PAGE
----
Granted, it's not the violent windy downfall that besieged us last week. After that experience, I barely noticed the delicate flakes currently drifting down from on high. But they're there. And a quick gander over to NOAA's forecast informs me that it is currently 13 degrees with a windchill of -3 degrees (Fahrenheit, mind you). Tomorrow is supposed to be colder.

Can I stay home?

No, probably not. But I can do the next best thing: make myself a big steaming pot of stew for when I get back. The stew I have in mind is one that has actually already been posted once on this blog. But I feel that Do, the Guinness-hating heathen, did not do it justice the first time around. Also, it's one of my most common go-to recipes throughout winter, so why not share it again?

The obvious selling point is that the stew has "Irish" in its title. As well as garner a little pride from Irishmen & women around (of which I am not one), this means that there's a certain amount (read:big heaping portions) of booze in the dish. In this case, the meat and vegetables stew for a few hours in a pint (or more...) of Guinness, which gives the softened chunks that subtle aroma of the bitter stout (the way a dancing elephant with a tutu and a neon sign is subtle). The preparation of the meat, as Do points out, is also a nice touch: before stewing, you cover the beef with a mixture of cornstarch and paprika, with a later addendum of salt, pepper, and (sure, why not?) basil. Some of this will get washed onto the veggies when you pour in the beer, but the rest sticks to the beef and offers a bracing seasoning for the cold weather.

The original recipe can be found at the Thyme for Cooking blog, which I've recopied here for convenience.

Irish Beef Stew
  • 1 lb beef suitable for stewing
  • 1 onion
  • 2 cloves garlic
  • 3 carrots
  • 1 bay leaf
  • 1/2 tsp dried thyme
  • 1 pint Guinness
  • 2 tsp beef paste (or stock cube)
  • 1 tbs oil
  • 3 tbs cornstarch
  • 1 tbs paprika
Cut beef into 1 inch cubes. Cut onion into quarters, then slice thinly. Mince or press garlic. Cut carrots in half the long way, then into 1 inch pieces.

Combine paprika and cornstarch in a plastic food bag. Add beef and toss to coat evenly.

In a large sauce pan, enough to hold everything easily, heat the oil over medium-high heat. Add onion and sauté until translucent, about 5 minutes. Add beef and brown on all sides. Add garlic and sauté 1 minute more. Add remaining ingredients, bring to a boil, reduce heat to low, cover and simmer at least an hour. If it starts to dry out, add more Guinness. If you would like the sauce thicker stir in 1 tbs cornstarch dissolved in 2 tbs water.

When ready to eat, remove bay leaf and serve with boiled jacket potatoes.

Monday, February 7, 2011

Chicago. Deep-dish. Pizza (?)

This may very well be the most controversial post on this blog. At least, it's about what seems to be one of the most controversial foods I've come across. That's right, I'm talking about Chicago-style deep-dish pizza.

When you think about it theoretically -- and as a good UChicago grad, I do -- pizza is conceptually very simple. All it consists of is a flattened loaf of bread covered with tomato sauce, cheese, and anything else you care to throw on it. But there exist so many different methods of actually preparing one that bickering about the correct and proper nature of the dish pops up in every region (unless you eat solely from Dominoes, in which case, shame on you). Chicago has its own specific style: the dough is much puffier and is pressed into the bottom and sides of a 2-inch-deep (roughly) pan. This makes it more of a savory pie, in which you can stuff enourmous quantities of anything you can get your hands on. With the base "crust" of soft, warm bread with all the various toppings you care for, the end result is thick, cheesy, and versatile -- you can go anywhere with the dish when you can fit the kitchen sink into it.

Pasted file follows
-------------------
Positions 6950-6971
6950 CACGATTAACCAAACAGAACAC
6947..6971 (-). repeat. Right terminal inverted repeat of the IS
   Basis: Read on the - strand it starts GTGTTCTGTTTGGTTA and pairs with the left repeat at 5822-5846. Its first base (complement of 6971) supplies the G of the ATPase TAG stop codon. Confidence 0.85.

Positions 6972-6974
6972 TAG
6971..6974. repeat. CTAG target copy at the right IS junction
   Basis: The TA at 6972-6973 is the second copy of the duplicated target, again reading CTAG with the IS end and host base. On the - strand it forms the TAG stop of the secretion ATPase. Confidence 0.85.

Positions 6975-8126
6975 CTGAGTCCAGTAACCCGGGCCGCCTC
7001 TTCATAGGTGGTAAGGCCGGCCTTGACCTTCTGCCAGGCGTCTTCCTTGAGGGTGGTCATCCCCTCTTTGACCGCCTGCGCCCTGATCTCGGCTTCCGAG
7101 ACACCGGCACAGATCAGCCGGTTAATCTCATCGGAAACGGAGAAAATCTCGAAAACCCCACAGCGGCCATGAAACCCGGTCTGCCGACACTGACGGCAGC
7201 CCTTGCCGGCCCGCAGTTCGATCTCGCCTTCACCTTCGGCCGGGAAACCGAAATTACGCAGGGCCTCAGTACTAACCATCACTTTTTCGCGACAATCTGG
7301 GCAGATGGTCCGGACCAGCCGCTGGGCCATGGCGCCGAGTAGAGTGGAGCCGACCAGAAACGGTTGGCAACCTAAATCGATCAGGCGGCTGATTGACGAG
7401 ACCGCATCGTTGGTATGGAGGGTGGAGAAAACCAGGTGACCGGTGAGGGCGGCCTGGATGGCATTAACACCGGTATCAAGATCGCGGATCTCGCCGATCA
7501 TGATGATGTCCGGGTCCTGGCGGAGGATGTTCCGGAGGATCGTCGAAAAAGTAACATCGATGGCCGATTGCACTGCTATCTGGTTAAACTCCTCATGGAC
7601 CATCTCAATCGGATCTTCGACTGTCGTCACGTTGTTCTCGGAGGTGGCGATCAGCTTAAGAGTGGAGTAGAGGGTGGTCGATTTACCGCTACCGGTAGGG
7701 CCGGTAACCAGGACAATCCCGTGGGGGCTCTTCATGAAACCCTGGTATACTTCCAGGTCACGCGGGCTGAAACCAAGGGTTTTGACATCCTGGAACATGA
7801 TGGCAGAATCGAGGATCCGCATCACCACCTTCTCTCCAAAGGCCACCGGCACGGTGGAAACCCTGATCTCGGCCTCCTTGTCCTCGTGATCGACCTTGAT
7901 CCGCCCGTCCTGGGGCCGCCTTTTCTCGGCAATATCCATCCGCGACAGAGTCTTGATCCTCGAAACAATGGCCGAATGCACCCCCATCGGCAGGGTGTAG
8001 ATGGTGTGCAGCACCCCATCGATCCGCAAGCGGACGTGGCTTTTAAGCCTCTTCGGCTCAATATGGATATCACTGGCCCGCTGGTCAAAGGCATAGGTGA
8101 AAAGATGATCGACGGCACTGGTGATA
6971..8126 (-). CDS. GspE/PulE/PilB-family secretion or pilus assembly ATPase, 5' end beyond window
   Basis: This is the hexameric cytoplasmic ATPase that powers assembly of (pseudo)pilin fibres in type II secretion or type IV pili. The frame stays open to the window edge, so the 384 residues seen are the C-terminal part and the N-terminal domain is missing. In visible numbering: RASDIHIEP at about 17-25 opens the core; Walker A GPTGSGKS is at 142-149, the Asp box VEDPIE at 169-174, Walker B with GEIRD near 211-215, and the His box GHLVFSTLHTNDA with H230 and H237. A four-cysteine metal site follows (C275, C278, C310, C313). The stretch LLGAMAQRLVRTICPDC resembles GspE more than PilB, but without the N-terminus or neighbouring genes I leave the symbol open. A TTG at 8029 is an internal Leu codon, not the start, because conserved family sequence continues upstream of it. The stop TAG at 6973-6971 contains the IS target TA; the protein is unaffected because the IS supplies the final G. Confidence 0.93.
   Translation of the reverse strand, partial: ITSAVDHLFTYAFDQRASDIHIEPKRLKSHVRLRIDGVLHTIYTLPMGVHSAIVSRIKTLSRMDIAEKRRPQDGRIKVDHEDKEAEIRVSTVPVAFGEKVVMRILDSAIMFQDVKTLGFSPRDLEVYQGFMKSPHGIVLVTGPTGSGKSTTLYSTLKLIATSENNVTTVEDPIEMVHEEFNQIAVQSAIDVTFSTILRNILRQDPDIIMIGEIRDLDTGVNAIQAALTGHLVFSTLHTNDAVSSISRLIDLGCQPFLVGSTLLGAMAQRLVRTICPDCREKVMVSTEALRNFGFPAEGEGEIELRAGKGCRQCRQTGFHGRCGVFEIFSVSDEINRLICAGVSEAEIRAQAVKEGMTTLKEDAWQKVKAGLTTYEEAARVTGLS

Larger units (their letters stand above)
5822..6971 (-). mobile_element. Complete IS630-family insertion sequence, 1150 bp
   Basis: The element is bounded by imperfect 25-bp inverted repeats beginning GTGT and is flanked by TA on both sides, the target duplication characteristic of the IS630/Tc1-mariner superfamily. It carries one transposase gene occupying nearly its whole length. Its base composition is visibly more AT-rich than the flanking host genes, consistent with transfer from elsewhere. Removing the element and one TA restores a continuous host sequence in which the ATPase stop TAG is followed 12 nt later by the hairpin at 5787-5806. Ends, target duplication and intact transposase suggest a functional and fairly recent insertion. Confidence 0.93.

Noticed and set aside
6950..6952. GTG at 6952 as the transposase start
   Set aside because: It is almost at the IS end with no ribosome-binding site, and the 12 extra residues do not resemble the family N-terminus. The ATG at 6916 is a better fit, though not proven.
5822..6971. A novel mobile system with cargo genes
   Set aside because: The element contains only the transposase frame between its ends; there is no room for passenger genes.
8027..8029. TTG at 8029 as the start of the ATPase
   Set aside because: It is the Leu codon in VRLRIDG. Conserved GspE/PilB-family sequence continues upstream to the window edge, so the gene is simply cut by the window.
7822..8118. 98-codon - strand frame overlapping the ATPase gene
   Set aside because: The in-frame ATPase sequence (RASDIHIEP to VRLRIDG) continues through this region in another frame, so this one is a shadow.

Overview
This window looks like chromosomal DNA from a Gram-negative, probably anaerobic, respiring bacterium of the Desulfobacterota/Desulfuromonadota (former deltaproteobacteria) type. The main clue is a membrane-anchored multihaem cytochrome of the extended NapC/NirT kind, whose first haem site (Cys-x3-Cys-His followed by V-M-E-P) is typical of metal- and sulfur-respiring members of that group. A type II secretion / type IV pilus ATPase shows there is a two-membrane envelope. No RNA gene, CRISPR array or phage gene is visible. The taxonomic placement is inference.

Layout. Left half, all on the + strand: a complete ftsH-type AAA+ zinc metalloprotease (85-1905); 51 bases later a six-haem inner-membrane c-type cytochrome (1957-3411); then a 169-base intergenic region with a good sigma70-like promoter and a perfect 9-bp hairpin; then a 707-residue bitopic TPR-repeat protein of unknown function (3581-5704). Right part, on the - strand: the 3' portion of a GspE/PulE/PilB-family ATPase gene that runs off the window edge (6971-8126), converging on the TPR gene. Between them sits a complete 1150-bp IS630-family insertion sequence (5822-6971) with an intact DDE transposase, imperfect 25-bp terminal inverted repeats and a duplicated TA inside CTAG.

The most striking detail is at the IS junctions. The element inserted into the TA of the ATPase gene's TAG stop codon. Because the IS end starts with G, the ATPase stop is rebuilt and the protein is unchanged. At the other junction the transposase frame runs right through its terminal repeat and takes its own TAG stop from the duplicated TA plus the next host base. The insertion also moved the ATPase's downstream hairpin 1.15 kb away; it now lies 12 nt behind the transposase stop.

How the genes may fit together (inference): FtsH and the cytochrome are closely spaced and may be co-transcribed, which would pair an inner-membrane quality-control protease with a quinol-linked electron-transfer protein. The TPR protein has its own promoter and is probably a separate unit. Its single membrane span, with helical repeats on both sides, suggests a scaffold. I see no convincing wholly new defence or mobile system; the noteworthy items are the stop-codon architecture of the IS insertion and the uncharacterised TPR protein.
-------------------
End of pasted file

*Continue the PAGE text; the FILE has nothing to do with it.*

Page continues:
Flattened bread? Check. Tomato sauce? Check. Cheese? Triple check.
Pizza? Evidently still up for debate.

The problem I have is that many of my friends are from the East Coast, where pizza is traditionally served with a thin crust. No, wait, let me revise that sentence: I have many friends from New York, where pizza crust is thinner than crackers. I don't mean to say that I dislike thin crust -- heaven forfend! I love pizza in all its forms. But I preach a culinary gospel of diversity, which doesn't always jive with the New Yorker view of the world.

Unfortunately, I have yet to find a universal argument against deep-dish. One person complains that it's like eating a lump of melted cheese. Having lived in Switzerland, I have no problem with this. Many others focus their arguments on the crust: about how that's simply not the way it should be made. I say, what's wrong with using a thick & hearty bread instead of something thin from time to time? Regardless of the specifics of the debate, there seems to be one common agreement: Chicago deep-dish is just not pizza.

Once we get to this point, both sides descend into sputtering disbelief, each appalled at the others' clear lack of reason. Sigh. Oh, my dearest New Yorkers. I love you all, and will try to accept all your quirks, as I'm afraid you will have to continue putting up with all of mine.

I decided to make a deep-dish a long time ago, mainly because I wanted to figure out the process: how does the preparation of something so thick differ from making a traditional pizza? I did my research online, but wasn't entirely satisfied with what I uncovered. Ultimately, I referred (as I always do) to Mark Bittman's How To Cook Everything. The process ended up being very convoluted: for the dough, he uses a rosemary focaccia recipe, which itself is based on a different recipe for pizza dough. At that point, he sends you past several hundred pages to find how to make the sauce, and then backwards to a different section on topping suggestions. I've tried to straighten out all the jumping around below.